RYAN PETZAR on BRADY
I grew up 45 minutes north of
But Brady Anderson? Brady Anderson was my hero.
I’ll probably never have a vote for the Hall of Fame. I’m not entirely sure that’s a bad thing. After all, I came of age in the 90s and as such, my ideas of what makes a great ballplayer don’t mesh well with the rest of the
electorate. Most of my heroes are now persona non grata around HoF Cooperstown.
It doesn’t matter that Cal Ripken called Brady Anderson “the best athlete I have ever played with." It doesn’t matter than he’s in the Orioles’ own Hall of Fame. Brady Anderson became synonymous with the steroids era of baseball and because of that, he didn’t even get a single vote in his first and only year of Hall of Fame eligibility in 2008. Is he a hall of famer? No, probably not. But not a single vote? That just breaks my friggin’ heart.
As a pudgy, white kid growing up in the mid-90s, any time I picked up a bat on a sandlot or at little league, I wanted to hit homers. That was it. Because that’s what baseball was about then: the long ball. I was always stuck as the catcher, the big kid always is, and I wasn’t particularly good. Mostly because I didn’t give a damn about defense. I just wanted to hit, and I wanted to hit HARD.
I always envisioned myself as the game’s best sluggers. I wanted to launch longballs like Brady, not the Big Hurt, Big Mac, Buhner, Belle, or Thome. I didn’t take pitches. I couldn’t tell a ball or a strike. I could only tell if I could reach the ball with my bat and if I could reach it, I swung for the goddamned fences.
But I revered Brady Anderson, who when I was ten years old, hit 50 homers for the 1996 Orioles. The only guy to hit more that year was McGwire and his 52.
In addition to his 50 home runs, Brady also stole 21 bases, hit .297, had 92 extra-base hits, had ten outfield assists, and got hit by a pitch a league-leading 22 times. This all in his age 32 season.
In 1996, Brady Anderson became the first person ever in the history of baseball to lead-off four consecutive games with a home run. On April 18th, 19th, 20th, and 21st, Brady started each game off with a shot to deep right field. That’s never been done before. It’s never been done since. In fact, nobody had ever done it three times, let alone four.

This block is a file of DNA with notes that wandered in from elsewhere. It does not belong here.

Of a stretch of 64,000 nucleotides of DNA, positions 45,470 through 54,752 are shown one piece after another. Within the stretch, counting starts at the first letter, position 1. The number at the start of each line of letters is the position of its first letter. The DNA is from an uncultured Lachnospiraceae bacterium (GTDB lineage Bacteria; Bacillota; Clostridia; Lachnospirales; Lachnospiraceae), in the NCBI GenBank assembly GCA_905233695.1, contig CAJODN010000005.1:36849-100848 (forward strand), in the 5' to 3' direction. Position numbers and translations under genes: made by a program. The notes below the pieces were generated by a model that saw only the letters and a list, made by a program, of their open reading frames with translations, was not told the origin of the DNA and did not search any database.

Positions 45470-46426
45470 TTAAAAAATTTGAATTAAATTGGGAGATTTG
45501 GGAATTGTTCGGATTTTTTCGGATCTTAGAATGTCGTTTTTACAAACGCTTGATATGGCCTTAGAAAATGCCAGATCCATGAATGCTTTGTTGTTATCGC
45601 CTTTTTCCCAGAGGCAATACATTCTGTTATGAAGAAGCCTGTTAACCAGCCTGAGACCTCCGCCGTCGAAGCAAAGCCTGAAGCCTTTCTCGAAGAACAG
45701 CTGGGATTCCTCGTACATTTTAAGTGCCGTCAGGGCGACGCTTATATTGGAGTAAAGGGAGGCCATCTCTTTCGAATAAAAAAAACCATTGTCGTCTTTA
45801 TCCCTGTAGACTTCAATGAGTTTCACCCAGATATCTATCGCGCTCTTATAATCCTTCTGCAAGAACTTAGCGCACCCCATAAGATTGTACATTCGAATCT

To add to the Brady-in-96 myth, his 50th homer came during game 162 of the season. He started the day tied for the Orioles’ single-season home run record with Frank freakin’ Robinson. In the very first at-bat of the game (surprise!) Brady took the Blue Jays’ Pat Hentgen, the man who’d go on to win that year’s AL Cy Young, yard for this 50th of the season. He’d go on to double and draw a walk in the game.
And then there’s the sideburns. Oh, how there were the sideburns.
But we all know how the story ends: Brady’s home run total drop. Just 18 each in ‘97 and ‘98. He hits 24 and 19 in the two seasons after that. In 2001, he hits only 8 home runs in 501 plate appearances. He hits a single homer in 2002 with the Indians before calling it quits 44 games into the season.
We all know the prevailing narrative: he wasn’t a home run guy, then he hit a ton of home runs one year, then he went back to being not a home run guy. When hear the name Brady Anderson, they immediately think ‘steroids’ because the guy was playing at a time when a ton of other people took steroids. He’s always denied it, but that doesn’t mean he didn’t do them. It also doesn’t mean he did them.
When considering Brady Anderson, take a step back and think about the numbers:
home run totals spiked for just one year. The rest of his stats looked about
the same as they did during the rest of his career. His statistics rise and
fall pretty much in line with his age. Isn’t it possible, even if it’s a remote
chance, that 1996 was the product of a lot of good physical conditioning and a
lot of good luck? It certainly seems at least as probable as a guy taking
steroids for a single year, them having an immediate impact in only one
statistical category, and then him quitting steroids just as suddenly. Anderson
Anderson was candid
about his ‘96 season in an interview with the Sun. "Because I only hit 50
home runs once, it was, in fact, an aberration. However, it was not a
fluke," he said. “Rather it was a culmination of all my athleticism and
baseball skills and years of training peaking simultaneously.” Baltimore
But maybe, instead of being product of good luck or good chemistry, Brady’s 50 home run season was a product of just how damn good the Orioles were in ‘96 and ‘97. After all, when reflecting on his 50 in ‘96 for The Sun, Brady quipped “Hitting in front of Alomar, Palmeiro, Bonilla and Ripken didn't hurt, either."
ABOUT THE AUTHOR
Ryan Petzar has managed to parlay his hobby of being an obnoxious jackass on the internet into an honest-to-God gig in the
You can follow Petzar on Twitter at @petzrawr, which, according to his college roommate who was in the midst of an acid trip, is what his name would be if he were a bear, but you can call him "Petz".